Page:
With classes, you are locked into a certain pace, either dictated by the teacher, or often by the less experienced learners in the class. A lot of classes in smaller areas tend to be exclusively beginner level, which can be frustrating for more experienced dancers, or dancers who learn more quickly, as the pace of a class can be slowed by students who take longer to grasp some concepts. Self-study allows a dancer to move at whatever pace suits them. I like to be able to work on a concept as long as I want without feeling like I’m holding up a class, or move on from something I’ve figured out more quickly.

You Make Your Own Schedule

When you’re learning on your own, your learning schedule is whatever you make it. You aren’t bound to specific class times and locations. I have found this aspect especially useful for me, as I work overnights and have a bizarre sleep schedule. I can be studying at 06:00, 15:00, or 02:00 depending on the day and whenever I get a whim to dance.

You Aren’t Confined to One Style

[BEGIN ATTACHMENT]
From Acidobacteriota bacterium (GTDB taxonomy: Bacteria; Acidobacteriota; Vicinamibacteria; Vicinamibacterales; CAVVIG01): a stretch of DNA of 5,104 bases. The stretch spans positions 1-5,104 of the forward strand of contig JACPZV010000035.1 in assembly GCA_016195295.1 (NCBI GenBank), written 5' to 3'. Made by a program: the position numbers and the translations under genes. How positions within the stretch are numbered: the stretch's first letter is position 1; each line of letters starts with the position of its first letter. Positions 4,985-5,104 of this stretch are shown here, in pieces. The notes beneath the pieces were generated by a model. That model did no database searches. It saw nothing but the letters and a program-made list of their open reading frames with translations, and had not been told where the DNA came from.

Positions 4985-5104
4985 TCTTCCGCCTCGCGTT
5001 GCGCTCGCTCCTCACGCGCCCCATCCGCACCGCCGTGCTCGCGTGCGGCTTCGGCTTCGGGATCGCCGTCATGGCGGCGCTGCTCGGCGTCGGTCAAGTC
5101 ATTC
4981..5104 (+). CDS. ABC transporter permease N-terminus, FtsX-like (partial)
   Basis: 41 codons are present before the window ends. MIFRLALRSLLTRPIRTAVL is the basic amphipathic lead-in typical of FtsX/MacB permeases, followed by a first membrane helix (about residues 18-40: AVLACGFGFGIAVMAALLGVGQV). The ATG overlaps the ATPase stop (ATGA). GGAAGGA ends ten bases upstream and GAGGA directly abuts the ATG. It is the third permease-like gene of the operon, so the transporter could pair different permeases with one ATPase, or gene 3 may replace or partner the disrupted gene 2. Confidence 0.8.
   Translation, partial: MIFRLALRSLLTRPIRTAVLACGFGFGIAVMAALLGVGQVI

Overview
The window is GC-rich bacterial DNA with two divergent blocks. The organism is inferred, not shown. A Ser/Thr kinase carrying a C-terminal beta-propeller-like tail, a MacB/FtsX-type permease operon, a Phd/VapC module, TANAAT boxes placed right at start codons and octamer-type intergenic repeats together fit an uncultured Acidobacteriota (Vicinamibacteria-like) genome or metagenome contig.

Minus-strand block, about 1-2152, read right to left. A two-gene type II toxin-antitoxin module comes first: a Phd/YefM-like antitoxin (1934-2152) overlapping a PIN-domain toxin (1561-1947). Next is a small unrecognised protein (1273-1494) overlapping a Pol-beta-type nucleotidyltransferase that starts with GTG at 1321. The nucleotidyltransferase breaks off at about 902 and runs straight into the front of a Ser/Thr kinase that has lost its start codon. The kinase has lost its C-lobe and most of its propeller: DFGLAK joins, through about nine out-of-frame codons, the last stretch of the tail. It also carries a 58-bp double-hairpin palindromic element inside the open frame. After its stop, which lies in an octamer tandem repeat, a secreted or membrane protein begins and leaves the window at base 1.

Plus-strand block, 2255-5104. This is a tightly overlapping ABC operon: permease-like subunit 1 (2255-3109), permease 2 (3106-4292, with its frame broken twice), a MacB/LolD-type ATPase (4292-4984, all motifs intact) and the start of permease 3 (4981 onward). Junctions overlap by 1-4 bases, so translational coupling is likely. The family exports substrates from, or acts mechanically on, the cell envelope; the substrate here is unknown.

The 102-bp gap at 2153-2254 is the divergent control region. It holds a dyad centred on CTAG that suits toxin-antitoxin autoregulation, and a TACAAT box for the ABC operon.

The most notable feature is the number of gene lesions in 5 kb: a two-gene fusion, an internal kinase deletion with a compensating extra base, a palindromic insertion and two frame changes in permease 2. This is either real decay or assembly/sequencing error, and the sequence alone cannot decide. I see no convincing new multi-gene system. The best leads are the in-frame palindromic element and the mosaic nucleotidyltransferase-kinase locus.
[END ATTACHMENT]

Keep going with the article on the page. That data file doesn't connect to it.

With classes, you are limited to the style that the teacher dances. If there aren’t many PicsArt_08-17-01.48.43teachers in your area, then there may be only one, or possibly two styles to choose from. With self-study you can try out a number of different styles to find what suits you. I went through a number of styles before I settled on Egyptian. I just looked through lists of DVDs and bought the ones that looked appealing and eventually the one that felt most natural for my body finally emerged. I also enjoy the freedom of being able to pick up new styles whenever I want, such as Saidi, or Shaabi, because there are so many programs out there by wonderful dancers.